char *name;
    int rows;
    int cols;
    int gpis;
    int gpos;
    int protocol;
} MODEL;

/* Fixme #1: number of gpo's should be verified */
/* Fixme #2: protocol should be verified */

static MODEL Models[] = {
    {0x01, "LCD0821", 2, 8, 0, 1, 1},
    {0x03, "LCD2021", 2, 20, 0, 1, 1},
    {0x04, "LCD1641", 4, 16, 0, 1, 1},
    {0x05, "LCD2041", 4, 20, 0, 1, 1},
    {0x06, "LCD4021", 2, 40, 0, 1, 1},
    {0x07, "LCD4041", 4, 40, 0, 1, 1},
    {0x08, "LK202-25", 2, 20, 8, 8, 2},
    {0x09, "LK204-25", 4, 20, 8, 8, 2},
    {0x0a, "LK404-55", 4, 40, 8, 8, 2},
    {0x0b, "VFD2021", 2, 20, 0, 1, 1},
    {0x0c, "VFD2041", 4, 20, 0, 1, 1},
    {0x0d, "VFD4021", 2, 40, 0, 1, 1},
    {0x0e, "VK202-25", 2, 20, 0, 1, 1},
    {0x0f, "VK204-25", 4, 20, 0, 1, 1},
    {0x10, "GLC12232", -1, -1, 0, 1, 1},
    {0x13, "GLC24064", -1, -1, 0, 1, 1},
    {0x15, "GLK24064-25", -1, -1, 0, 1, 1},
    {0x22, "GLK12232-25", -1, -1, 0, 1, 1},
    {0x31, "LK404-AT", 4, 40, 8, 8, 2},
    {0x32, "VFD1621", 2, 16, 0, 1, 1},
    {0x33, "LK402-12", 2, 40, 8, 8, 2},
    {0x34, "LK162-12", 2, 16, 8, 8, 2},
    {0x35, "LK204-25PC", 4, 20, 8, 8, 2},
    {0x36, "LK202-24-USB", 2, 20, 8, 8, 2},
    {0x38, "LK204-24-USB", 4, 20, 8, 8, 2},
    {0x39, "VK204-24-USB", 4, 20, 8, 8, 2},
    {0xff, "Unknown", -1, -1, 0, 0, 0}
};
Note that these are only character displays. LCD4Linux doesn't have support for MO graphic displays thus far, with the exception of GX. So if you're wanting to write a graphic driver, keep that separate from the character display driver. In the end there will be three MO drivers total: character displays, graphic displays (minus GX), and GX.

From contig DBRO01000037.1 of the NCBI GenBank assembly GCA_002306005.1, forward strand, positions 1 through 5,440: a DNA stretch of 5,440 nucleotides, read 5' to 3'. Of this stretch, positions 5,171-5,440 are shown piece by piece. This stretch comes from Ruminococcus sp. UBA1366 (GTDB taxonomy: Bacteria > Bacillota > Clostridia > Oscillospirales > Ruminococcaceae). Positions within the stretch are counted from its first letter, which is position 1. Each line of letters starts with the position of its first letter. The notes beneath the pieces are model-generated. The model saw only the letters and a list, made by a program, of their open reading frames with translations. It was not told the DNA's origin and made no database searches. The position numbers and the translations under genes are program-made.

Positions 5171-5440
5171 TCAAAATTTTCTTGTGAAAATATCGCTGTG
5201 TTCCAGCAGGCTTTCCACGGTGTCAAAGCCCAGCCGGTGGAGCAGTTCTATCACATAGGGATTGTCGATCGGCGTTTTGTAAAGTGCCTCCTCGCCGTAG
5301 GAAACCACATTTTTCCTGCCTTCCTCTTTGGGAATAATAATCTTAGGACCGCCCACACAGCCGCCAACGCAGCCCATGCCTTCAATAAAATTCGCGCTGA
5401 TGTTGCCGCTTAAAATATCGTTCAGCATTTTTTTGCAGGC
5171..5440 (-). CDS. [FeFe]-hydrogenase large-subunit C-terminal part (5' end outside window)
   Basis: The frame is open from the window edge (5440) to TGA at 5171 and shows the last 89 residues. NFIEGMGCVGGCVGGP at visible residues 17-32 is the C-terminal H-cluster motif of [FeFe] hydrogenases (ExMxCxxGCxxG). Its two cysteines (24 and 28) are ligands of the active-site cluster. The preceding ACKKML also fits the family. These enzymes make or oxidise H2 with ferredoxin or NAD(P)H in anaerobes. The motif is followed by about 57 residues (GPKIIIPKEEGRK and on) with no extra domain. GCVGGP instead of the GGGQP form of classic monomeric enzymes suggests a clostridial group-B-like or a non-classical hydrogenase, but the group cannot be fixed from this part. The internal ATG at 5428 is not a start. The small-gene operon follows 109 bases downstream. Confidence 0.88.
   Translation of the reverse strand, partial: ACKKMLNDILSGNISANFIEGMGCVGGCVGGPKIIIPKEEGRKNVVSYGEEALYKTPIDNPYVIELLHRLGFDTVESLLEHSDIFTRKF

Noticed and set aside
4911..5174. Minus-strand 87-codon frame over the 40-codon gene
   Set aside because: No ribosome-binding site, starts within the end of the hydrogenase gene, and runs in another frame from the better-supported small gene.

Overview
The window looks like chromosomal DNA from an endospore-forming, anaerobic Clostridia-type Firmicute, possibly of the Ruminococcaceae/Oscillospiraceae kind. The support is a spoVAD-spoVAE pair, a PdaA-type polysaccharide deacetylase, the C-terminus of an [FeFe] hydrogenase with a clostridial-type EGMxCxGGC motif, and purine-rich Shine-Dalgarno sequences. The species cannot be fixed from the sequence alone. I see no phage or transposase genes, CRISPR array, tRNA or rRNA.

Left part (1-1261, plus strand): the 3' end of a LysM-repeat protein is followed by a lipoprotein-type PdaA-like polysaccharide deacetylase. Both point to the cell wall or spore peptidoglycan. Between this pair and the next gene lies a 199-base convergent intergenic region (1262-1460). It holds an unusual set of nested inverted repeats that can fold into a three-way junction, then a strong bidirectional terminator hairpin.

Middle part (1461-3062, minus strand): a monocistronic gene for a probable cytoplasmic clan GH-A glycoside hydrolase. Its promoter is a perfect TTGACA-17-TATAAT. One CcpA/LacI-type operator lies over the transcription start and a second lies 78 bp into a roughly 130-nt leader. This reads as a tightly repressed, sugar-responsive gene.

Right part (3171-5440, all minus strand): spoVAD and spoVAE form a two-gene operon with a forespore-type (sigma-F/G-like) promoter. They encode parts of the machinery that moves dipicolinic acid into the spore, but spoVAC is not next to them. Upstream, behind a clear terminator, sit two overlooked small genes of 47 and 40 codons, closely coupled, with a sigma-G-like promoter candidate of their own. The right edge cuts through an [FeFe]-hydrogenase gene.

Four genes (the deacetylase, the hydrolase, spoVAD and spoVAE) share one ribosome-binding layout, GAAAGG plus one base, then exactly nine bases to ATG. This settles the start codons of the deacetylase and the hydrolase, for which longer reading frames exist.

Also, for the moment LCDControl does its own text rendering for graphic displays. I've tossed the concept of hybrid display drivers around in my head a bit so that a user could have more control over the LCD, but so far that's a real basic thought. Remember, one goal was expandability, and I'm open to just about any idea. Since LCDControl is early in its development (no releases), breaking implementation isn't that huge of a deal.

Here's LCDControl's project page: http://code.google.com/p/lcdcontrol/

Clark
Matrix Orbital
Matrix Orbital
Posts: 864
Joined: Fri Aug 17, 2007 10:58 am
Location: Matrix Orbital
Contact:

Post by Clark » Mon Nov 30, 2009 10:46 am

Hi Starlon,

Great to see all the work you've been putting into a Linux driver. I understand it will be costly to grab everyone of our displays, to start you may want to take a look at the LK204-25, or USB version. It'll give you keypad, GPO, and full screen height for large digits. Alternatively, we've got a DevDevil Development Board coming out soon that will provide all protocols on a simple exploded board; no need to buy LEDs or a keypad.

I've also attached a current Module List to give you an idea of what displays you may consider supporting. If you have any questions regarding any of our products, please don't hesitate to ask.

~Troy
Attachments
Module Numbers.zip
Current Matrix Orbital Module List
(179.11 KiB) Downloaded 389 times
Troy Clark
Design & Development
Matrix Orbital

starlon
LCD?
Posts: 7
Joined: Mon Nov 23, 2009 10:47 pm

Post by starlon » Tue Dec 08, 2009 2:19 pm

Here's some eye candy. You guys really need to come out with a full color graphic display! :)

Image

Post Reply

Who is online

Users browsing this forum: No registered users and 4 guests